ارتباط بین توانایی فن آوری اطلاعات، بهره وری موجودی، و ثروت سهامداران: تجزیه و تحلیل تجربی در سطح بنگاه
|کد مقاله||سال انتشار||مقاله انگلیسی||ترجمه فارسی||تعداد کلمات|
|20797||2013||15 صفحه PDF||سفارش دهید||محاسبه نشده|
Publisher : Elsevier - Science Direct (الزویر - ساینس دایرکت)
Journal : Journal of Operations Management, Volume 31, Issue 6, September 2013, Pages 298–312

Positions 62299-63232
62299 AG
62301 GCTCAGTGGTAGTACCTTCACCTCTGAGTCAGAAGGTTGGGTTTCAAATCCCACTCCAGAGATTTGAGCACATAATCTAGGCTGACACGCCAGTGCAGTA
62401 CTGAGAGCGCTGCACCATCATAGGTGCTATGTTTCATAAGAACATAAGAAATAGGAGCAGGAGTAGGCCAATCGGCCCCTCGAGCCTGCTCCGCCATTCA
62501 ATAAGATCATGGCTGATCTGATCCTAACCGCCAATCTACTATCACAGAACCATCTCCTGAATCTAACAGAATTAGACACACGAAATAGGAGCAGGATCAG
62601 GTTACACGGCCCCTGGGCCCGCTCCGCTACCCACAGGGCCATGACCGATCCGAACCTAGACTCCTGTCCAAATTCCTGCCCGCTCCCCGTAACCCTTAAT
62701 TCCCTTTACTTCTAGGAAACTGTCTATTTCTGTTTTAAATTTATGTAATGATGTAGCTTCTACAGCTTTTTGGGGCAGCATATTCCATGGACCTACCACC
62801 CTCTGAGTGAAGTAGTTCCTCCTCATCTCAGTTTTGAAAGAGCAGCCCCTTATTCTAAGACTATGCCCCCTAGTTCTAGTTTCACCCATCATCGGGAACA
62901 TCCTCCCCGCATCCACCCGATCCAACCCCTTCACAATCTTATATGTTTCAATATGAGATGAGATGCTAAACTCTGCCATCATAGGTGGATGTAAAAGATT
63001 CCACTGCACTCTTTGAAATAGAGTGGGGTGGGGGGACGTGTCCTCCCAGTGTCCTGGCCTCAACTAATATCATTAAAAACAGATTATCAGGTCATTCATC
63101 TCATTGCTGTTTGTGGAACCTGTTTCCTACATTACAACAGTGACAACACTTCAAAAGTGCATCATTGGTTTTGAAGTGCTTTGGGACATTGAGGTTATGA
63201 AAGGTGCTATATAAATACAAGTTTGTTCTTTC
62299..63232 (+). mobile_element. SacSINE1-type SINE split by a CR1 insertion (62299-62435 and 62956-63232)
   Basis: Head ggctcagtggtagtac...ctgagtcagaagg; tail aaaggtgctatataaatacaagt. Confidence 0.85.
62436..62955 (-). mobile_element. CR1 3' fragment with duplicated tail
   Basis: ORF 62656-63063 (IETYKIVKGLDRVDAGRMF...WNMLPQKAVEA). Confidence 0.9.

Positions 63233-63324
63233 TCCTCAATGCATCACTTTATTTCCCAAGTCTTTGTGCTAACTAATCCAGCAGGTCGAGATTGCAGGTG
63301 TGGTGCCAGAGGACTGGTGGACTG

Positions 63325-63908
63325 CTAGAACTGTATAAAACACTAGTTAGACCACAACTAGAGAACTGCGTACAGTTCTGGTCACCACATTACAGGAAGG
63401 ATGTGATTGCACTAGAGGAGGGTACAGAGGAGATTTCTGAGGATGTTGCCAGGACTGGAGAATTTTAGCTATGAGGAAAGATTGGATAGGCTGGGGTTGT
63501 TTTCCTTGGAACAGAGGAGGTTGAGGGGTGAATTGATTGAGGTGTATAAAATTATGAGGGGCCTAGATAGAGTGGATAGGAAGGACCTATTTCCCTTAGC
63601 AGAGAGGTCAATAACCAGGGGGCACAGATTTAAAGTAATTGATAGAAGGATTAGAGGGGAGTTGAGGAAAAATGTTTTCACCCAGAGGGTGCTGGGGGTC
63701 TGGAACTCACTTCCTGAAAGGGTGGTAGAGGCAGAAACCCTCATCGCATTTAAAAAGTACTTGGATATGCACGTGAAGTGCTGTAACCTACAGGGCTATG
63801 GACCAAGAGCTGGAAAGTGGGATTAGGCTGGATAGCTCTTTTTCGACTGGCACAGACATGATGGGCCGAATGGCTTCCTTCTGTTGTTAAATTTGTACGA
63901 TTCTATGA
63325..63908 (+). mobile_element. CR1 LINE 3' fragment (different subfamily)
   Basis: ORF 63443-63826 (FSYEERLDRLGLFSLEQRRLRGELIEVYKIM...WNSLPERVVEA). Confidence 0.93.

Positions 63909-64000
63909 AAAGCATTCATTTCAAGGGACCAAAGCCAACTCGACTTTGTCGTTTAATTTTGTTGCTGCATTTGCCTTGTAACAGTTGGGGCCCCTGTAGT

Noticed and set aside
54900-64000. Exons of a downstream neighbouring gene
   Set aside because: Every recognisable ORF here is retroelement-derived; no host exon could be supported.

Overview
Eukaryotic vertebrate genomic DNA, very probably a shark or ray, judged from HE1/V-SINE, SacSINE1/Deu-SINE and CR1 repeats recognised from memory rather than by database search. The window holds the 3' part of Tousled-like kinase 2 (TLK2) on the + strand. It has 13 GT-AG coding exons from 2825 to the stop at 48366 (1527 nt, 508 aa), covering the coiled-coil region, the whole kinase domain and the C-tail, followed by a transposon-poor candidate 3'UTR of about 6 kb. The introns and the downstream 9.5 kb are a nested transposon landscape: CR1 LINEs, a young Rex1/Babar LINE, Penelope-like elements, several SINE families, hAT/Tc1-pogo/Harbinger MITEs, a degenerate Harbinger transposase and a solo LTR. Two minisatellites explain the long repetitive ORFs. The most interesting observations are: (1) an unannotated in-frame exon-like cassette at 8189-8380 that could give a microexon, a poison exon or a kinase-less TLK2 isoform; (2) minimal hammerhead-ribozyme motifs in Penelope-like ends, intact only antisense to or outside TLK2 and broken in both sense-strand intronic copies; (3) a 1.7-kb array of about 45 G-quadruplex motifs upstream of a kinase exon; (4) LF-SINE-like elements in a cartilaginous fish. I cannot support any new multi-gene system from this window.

Inventories represent an important strategic resource for firms, with implications for shareholder wealth. As such, firms expend considerable effort in managing their inventories efficiently. Among other factors, information technology (IT) capability can play an important role in enabling inventory efficiency and financial performance. However, insight into the chain-of-effects linking IT capability, inventory efficiency, and stock market returns and risk remains limited. In this paper, we provide a conceptual model outlining the relationships between these constructs. Next, we evaluate the model using secondary information on firms from multiple industries across the 10-year time period of 2000–2009. Our analysis confirms that firms’ IT capability plays a significant role in enhancing their inventory efficiency, which, in turn, is observed to increase stock market returns. Our results also reveal that firms’ IT capability directly reduces their stock market risk and enhances their stock market returns. Taken together, these findings, along with the conceptual model that we advance, have important research and managerial implications.